ASU students Gina Toma, medical studies, and Julia Lorence, biomedical sciences, said the chance to attend the summit was a great opportunity to enhance their learning experience outside of ASU. As officers of the American Medical Student Association (AMSA), they plan to share the resources and opportunities gathered at the conference to connect with students on campus.  

“I never knew there was a need to increase healthcare providers from underrepresented demographics," Toma said. "I come from an underrepresented population and was humbled to sit in the audience and hear about the resources available to increase diversity and encourage minority students like myself to pursue higher education.”

As an immigrant from Germany, Lorence believes that the cultural shock for refugees and others is often neglected. She reiterated that necessary cultural competency allows the university to support these students as they embark on their endeavor to become health care professionals.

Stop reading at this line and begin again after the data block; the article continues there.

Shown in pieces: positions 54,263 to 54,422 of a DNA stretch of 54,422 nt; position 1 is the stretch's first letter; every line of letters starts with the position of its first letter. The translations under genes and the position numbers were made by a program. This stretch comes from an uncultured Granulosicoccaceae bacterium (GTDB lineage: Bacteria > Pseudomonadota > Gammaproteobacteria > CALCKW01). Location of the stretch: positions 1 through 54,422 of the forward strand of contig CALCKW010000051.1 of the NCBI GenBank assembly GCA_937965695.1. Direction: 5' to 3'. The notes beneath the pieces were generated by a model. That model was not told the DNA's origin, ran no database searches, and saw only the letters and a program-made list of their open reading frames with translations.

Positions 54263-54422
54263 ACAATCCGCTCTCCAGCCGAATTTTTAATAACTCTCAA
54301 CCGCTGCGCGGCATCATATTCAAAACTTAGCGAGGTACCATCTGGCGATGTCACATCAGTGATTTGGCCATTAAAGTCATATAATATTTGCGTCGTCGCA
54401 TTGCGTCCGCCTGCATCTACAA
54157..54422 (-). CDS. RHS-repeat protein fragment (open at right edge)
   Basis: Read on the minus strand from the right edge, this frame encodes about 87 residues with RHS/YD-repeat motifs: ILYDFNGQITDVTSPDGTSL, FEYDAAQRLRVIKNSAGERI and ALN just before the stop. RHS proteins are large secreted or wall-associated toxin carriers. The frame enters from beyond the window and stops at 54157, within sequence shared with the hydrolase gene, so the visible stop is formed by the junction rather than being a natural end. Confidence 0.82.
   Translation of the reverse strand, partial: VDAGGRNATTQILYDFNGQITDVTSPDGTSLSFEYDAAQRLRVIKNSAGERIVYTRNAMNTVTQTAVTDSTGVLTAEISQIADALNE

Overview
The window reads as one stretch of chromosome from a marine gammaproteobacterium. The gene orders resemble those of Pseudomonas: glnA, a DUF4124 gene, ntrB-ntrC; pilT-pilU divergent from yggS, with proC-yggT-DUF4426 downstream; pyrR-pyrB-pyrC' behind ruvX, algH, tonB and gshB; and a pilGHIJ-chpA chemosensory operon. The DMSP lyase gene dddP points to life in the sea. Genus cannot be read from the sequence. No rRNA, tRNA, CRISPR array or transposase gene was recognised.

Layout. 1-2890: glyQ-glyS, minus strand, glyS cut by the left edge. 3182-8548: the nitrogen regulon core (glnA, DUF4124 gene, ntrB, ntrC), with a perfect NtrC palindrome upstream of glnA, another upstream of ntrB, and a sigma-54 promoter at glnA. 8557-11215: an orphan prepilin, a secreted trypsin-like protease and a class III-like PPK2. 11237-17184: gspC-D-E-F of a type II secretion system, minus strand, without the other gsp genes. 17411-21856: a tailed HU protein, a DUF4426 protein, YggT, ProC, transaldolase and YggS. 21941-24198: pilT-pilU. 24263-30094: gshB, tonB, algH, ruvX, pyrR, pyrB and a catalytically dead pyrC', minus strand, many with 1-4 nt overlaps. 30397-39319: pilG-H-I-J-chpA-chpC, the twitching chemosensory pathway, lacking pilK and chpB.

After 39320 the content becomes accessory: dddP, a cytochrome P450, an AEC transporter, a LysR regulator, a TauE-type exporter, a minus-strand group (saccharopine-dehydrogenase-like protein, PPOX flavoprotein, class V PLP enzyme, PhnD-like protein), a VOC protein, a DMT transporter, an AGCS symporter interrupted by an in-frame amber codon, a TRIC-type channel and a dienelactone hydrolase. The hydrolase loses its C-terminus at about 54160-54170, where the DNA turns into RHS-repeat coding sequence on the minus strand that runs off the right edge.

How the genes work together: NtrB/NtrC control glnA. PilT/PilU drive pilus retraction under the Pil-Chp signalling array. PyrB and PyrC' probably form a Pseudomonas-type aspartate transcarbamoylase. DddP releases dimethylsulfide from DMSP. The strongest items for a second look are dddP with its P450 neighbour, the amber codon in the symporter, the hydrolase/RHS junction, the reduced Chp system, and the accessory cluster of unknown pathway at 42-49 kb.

“I believe that student diversity in medical education is a key factor in creating a physician workforce that meets the needs of an increasingly diverse population. From the perspective of a student leader for AMSA, it was important to understand what resources are available and how I can help bridge the gap to undergraduate students who come from a diverse population,” Lorence said.

The summit addressed the need of a changing landscape in medicine. To be the primary agents for the delivery of medical education requires change to begin at an institutional level. As one of the largest public schools in the U.S., ASU is well positioned to make a difference in improving the success of traditionally underrepresented students in medicine.

Julie Vo

Clinical Experience Placement Specialist, Office of Clinical Partnerships